Whenever I go into Barnes and Noble, the Nook salesperson takes me for an easy mark. I have glasses, I’m overweight, I look smart. Hell, I’m in a bookstore. I’m probably a reader.
They always start with the same line: “Have you heard about the new Nook?” as if they’re spreading some electronic gospel to save our souls. I always respond in the same way. I put my two index fingers up in the figure of a cross as if I’m warding off vampires. This puzzles them.
That’s usually the end of the conversation since they can tell from my reaction that I’m probably not going to buy a Nook, or a Kindle, or whatever the new flavor or e-reader is for the week. But sometimes the salesperson persists. He tells me how much more efficient an e-reader is, how sleek, how weightless. He tells me that I can store thousands of books on that slim little calculator-shaped tool of the devil. He tries to tell me that the printed word as we know it is dying a slow, yet inevitable, death.
Actually, he never says that last part, but that’s what I hear. I love my books. I love the feel and smell of paper, the heft of a hardback on my lap, the ability to flip back to a page I loved or marked or dogeared. You can’t dogear a Nook page.
My logical brain insists that e-books are great. They open up publishing to so many more people…I mean, if you don’t have to convince a publisher to spend lots of money on paper and print and distribution, wouldn’t that mean that publishing a book is less of a risk? And therefore, wouldn’t publishers be more inclined to offer more and more titles? Yes, it seems. Writers who couldn’t get publishing contracts under the old system may find that those books an agent “really liked but couldn’t sell in this tough market” may be viable suddenly. Wouldn’t this open up opportunities for the quirky, the off-beat, the writers who don’t follow the formula?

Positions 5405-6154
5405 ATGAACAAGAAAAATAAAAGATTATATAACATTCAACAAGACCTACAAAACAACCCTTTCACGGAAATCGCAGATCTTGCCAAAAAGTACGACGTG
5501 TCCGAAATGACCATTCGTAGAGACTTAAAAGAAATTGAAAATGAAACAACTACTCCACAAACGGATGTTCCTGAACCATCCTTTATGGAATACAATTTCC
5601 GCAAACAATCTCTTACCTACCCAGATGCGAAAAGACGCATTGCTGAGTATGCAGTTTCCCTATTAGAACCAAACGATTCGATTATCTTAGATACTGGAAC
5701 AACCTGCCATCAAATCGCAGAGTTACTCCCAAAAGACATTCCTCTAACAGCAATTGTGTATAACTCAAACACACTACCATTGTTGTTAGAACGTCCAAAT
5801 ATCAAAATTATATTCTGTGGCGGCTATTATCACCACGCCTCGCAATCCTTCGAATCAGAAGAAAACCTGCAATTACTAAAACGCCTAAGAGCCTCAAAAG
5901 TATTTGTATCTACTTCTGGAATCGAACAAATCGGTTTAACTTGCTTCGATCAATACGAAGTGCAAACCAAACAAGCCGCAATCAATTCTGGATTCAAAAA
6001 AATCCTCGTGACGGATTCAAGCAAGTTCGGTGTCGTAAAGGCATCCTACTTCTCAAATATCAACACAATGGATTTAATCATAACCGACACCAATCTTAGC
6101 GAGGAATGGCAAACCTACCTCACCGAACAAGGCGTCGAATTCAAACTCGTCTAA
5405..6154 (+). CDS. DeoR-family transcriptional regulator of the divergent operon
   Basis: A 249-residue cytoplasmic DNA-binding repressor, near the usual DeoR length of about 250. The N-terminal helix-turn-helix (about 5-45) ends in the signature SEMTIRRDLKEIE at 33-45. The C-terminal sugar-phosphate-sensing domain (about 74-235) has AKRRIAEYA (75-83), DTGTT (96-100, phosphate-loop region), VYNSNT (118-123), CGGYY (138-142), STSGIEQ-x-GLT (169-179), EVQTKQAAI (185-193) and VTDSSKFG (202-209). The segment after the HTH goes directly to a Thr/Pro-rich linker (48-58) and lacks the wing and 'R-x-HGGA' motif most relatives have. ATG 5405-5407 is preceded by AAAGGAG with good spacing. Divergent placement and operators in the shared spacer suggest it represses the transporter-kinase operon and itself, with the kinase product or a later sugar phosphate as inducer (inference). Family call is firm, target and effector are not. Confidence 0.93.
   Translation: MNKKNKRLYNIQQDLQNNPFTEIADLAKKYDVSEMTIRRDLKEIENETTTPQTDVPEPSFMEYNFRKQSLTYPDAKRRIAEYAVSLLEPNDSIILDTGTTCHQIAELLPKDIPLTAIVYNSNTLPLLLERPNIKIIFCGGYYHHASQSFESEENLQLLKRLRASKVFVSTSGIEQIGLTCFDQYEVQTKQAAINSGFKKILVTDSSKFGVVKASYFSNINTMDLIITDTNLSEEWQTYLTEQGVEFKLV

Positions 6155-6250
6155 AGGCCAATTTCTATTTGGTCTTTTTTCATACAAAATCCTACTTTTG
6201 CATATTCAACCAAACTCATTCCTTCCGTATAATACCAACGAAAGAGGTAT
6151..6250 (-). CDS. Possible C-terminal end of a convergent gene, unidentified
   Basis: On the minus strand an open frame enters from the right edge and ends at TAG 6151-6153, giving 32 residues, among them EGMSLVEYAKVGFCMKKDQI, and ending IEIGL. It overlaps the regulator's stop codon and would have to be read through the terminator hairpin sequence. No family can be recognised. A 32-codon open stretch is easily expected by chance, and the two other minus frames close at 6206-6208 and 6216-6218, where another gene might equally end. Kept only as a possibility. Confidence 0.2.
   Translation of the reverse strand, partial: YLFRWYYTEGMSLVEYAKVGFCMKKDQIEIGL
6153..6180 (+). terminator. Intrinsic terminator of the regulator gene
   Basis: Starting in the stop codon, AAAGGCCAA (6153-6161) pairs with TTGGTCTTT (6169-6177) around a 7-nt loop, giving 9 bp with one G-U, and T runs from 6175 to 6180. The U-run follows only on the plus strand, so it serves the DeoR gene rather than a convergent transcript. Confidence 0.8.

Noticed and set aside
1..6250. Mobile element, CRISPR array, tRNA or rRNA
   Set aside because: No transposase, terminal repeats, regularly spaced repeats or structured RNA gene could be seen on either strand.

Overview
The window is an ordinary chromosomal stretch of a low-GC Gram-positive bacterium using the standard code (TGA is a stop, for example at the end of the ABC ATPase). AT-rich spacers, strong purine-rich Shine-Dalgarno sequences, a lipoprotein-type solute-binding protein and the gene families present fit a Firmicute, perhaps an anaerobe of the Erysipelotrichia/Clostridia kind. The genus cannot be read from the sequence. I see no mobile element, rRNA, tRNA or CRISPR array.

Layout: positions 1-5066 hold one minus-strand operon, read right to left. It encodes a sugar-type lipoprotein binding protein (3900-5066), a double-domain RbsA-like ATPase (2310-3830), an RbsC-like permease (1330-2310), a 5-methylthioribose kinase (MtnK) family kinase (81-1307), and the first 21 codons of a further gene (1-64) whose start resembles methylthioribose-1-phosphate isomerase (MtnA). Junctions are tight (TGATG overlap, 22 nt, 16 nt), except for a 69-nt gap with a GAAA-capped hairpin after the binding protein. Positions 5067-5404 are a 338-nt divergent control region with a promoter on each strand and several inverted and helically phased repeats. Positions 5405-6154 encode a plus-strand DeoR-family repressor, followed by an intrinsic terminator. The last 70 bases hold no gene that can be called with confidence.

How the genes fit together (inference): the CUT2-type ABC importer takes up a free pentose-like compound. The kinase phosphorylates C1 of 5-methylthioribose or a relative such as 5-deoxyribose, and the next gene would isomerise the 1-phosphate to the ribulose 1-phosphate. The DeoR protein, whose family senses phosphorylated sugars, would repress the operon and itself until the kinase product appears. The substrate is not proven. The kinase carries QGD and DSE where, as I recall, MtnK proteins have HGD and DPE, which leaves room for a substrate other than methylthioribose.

I guess that could be true. Yet still I resist. I’ve been trying to figure out why. I think maybe it has something to do with the difference between vinyl records and digital downloads in music. I remember when I used to buy records. Albums. I’d get a new one and treasure it, read the liner notes, listen to tracks over and over again to dig for deeper meaning. I had a big collection of LPs that stood in a row like old friends.
With digital downloads, things are so different. I can download a song immediately, listen to it a couple of times, discard it if I want to. I have nothing to hold, nothing to tuck away, nothing to remind me that it’s there waiting for me to pick it up again.
This is probably why I have such an attachment to old-fashioned paper books. The physical presence of a book is like the physical presence of a friend. Sharing physical space and seeing them face to face (books or friends) is different than email or e-reading. We are creatures of the physical world, but increasingly our lives are being lived in pixels. There are no real records of our words or deeds. Small bits of electronic data accumulate, and in their vastness, become meaningless. Our whole existence revolves around this premise more and more: online social media, online schools, online cameras, online credit card transactions, online ordering of food, online prayer groups. If we wanted to, we could stop having real physical human interaction at all, except maybe for the UPS guy.
I’m not a luddite. I have a laptop. I’m blogging! I have books published in e-book format. I use the internet compulsively, checking more times than I’d care to admit every day to see if any new email has come in. But I wonder if we’re losing something with all this convenience.
And if the space aliens take out our power grid, I sure as hell want to have a paper copy of my favorite books to read by candlelight.
What are your feelings on e-readers? Heavenly or hellish?